Saturday, August 2, 2014

12. Business Model

The IPTV service provides rich multimedia services over IP networks and is widely believed to be the next killer application over the Internet. It is generating a lot of interest, especially in potential service providers who are eager to develop successful business models that will ensure their survival in this emerging market. The success of an IPTV business will depend to a large extent on the ability of the service providers to provide the right IPTV contents and services to the right subscribers, at the right time and in a way that is most convenient and appealing to the subscribers.
For the services of IPTV, the sub working groups has started on identification of IPTV services, players/roles and the identification of business models. The contribution made by the companies and organizations mentioned are IPTV services scenarios using NACF over NGN, technical issues on IPTV standardization, commercial billing model of IPTV and others. Some of the proposed services for the IPTV focus group activities are pay per view (PPV), Interactive TV (iTV), Games, Presence service, Communications Messaging and many more as defined in.
The following sections describe some of the business models that can be used for IPTV system.

12.1 Free To Air (FTA)
One way for service providers to create revenue from this type is to charge users a fee to host their video content, to simplify sharing between friends and family members.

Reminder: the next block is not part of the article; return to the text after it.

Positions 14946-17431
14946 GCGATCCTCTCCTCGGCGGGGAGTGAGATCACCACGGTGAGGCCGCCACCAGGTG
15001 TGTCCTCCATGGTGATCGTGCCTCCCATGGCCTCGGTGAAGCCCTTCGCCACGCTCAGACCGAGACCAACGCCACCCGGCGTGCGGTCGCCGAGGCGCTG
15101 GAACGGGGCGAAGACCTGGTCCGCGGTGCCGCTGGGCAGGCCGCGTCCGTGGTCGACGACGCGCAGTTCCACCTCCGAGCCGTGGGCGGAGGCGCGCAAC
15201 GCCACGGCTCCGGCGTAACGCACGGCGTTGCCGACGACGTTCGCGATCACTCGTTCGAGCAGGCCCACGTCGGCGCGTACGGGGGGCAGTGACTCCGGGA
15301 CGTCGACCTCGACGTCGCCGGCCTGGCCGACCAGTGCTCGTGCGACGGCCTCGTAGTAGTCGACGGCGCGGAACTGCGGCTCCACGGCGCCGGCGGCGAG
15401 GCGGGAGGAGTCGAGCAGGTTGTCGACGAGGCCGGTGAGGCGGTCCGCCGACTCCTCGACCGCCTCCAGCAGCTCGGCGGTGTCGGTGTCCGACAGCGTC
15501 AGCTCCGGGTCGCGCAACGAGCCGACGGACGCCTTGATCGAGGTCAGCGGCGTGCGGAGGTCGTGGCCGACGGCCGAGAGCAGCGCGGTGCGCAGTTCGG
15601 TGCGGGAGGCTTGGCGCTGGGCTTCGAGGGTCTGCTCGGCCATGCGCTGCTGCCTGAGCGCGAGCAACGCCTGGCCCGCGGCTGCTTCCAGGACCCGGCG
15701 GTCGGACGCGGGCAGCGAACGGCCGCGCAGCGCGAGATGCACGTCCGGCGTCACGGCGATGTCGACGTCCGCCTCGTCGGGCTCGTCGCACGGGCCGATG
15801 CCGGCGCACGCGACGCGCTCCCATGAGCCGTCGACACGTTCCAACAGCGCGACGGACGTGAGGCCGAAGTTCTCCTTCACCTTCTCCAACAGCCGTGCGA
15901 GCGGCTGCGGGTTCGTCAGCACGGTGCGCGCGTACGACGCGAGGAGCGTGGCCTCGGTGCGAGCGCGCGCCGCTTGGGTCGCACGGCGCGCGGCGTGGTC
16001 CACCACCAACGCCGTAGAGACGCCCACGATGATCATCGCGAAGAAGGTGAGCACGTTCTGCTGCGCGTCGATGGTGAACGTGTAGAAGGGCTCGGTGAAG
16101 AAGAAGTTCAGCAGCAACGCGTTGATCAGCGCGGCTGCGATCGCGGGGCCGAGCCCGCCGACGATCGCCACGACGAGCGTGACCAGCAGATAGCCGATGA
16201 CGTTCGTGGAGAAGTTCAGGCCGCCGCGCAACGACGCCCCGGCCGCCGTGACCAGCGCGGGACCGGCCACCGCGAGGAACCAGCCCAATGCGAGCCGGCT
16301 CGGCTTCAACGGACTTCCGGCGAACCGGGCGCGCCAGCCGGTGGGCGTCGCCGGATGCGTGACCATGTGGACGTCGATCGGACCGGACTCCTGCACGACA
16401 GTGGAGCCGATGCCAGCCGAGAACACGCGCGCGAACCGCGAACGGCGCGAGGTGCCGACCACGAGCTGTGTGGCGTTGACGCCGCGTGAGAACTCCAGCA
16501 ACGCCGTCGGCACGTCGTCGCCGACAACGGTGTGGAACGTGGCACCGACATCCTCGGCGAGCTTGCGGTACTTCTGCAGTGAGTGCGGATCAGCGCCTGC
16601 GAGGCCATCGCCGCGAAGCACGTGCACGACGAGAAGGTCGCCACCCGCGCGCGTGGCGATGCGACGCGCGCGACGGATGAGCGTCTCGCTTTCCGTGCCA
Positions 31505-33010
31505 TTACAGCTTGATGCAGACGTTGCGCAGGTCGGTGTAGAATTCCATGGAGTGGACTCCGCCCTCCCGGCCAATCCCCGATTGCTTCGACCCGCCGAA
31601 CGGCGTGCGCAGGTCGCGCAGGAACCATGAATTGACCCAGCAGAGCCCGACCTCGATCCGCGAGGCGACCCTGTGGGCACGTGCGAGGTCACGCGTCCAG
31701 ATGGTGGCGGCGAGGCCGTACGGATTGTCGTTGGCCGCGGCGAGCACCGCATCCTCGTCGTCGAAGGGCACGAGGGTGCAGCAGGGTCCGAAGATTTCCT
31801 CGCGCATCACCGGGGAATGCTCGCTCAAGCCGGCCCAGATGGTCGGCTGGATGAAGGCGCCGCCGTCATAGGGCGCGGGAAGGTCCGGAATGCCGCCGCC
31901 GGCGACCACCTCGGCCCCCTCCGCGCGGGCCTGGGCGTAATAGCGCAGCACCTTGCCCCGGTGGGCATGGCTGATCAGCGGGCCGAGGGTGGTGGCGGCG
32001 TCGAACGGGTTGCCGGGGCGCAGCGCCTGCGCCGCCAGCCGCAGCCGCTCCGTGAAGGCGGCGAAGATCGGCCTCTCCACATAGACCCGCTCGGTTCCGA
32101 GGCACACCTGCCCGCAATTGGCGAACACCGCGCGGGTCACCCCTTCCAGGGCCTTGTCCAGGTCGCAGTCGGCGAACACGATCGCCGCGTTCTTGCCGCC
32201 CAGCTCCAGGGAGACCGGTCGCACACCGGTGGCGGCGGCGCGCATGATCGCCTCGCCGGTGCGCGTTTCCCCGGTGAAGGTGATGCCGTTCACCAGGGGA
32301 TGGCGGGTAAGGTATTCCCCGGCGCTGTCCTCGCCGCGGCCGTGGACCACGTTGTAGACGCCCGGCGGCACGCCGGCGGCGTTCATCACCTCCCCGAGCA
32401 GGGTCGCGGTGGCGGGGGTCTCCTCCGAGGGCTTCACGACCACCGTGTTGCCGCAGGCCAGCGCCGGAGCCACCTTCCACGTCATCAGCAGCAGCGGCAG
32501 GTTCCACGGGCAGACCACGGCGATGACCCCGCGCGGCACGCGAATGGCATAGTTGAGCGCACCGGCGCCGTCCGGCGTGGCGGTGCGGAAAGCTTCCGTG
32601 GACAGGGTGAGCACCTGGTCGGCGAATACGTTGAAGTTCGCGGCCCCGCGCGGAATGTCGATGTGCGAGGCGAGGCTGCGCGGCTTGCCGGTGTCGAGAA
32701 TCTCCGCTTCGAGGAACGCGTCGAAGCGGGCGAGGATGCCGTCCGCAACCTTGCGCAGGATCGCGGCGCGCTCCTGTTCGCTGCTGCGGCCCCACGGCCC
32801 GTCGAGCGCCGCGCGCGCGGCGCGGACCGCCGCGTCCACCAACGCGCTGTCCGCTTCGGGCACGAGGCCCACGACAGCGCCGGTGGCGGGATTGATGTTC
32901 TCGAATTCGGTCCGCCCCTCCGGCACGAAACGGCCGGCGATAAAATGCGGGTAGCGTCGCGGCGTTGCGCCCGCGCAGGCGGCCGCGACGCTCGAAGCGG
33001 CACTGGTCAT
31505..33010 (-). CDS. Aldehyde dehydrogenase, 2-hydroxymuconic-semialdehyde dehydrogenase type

Another way to fund “free” video web portal is to sell advertising space on the portal itself or to push advertisements to viewers before the content is played.
The other common method is to offer preview of video content that needs to be purchased. For example, numbers of web sites have been created that provide free previews of these clips, along with the links to sites where they can purchase and downloaded.
In New Zealand Telstraclear service provider uses this FTA model to reach the subscribers.


12.2 Pay Per View (PPV)
PPV is often used for high-value content such as movies. In this model, the viewer purchases the right to view a specific piece of content over a specific time period. The viewer is allowed to pause, fast forward and rewind the content, but loses all rights after the viewing window expires. Part of the reason for these tight viewing window restrictions is simple profit maximization and the security. For example, TiVO uses this model technique in New Zealand.

12.3 Subscription
Subscription services are one of the most common methods used for funding IPTV systems. In this system, viewers sign up for a package of video channels and pay a flat monthly fee. Subscribers are then allowed to watch as much of any of the channels that are included in their subscription package.
There are two business models used under subscription.
• Live Video Access, where viewers pay a monthly fee in exchange for the rights to view live streaming video.
• Video Library Access, where viewers pay a monthly fee to have access to a collection of content that can be played.
Mysky HDi is one of the examples that use this model.

12.4 A La Carte
This is similar in concept to subscription, except that each viewer is allowed to select exactly the channels they want to view, so he or she does not pay for the undesired channels.
For IPTV providers, there are two advantages to this approach. These are:
• It is technically less difficult to deliver only a specific group of channels to each
subscriber.
• IPTV providers may capitalize on subscribers’ desires to pay only for those channels they wish to view.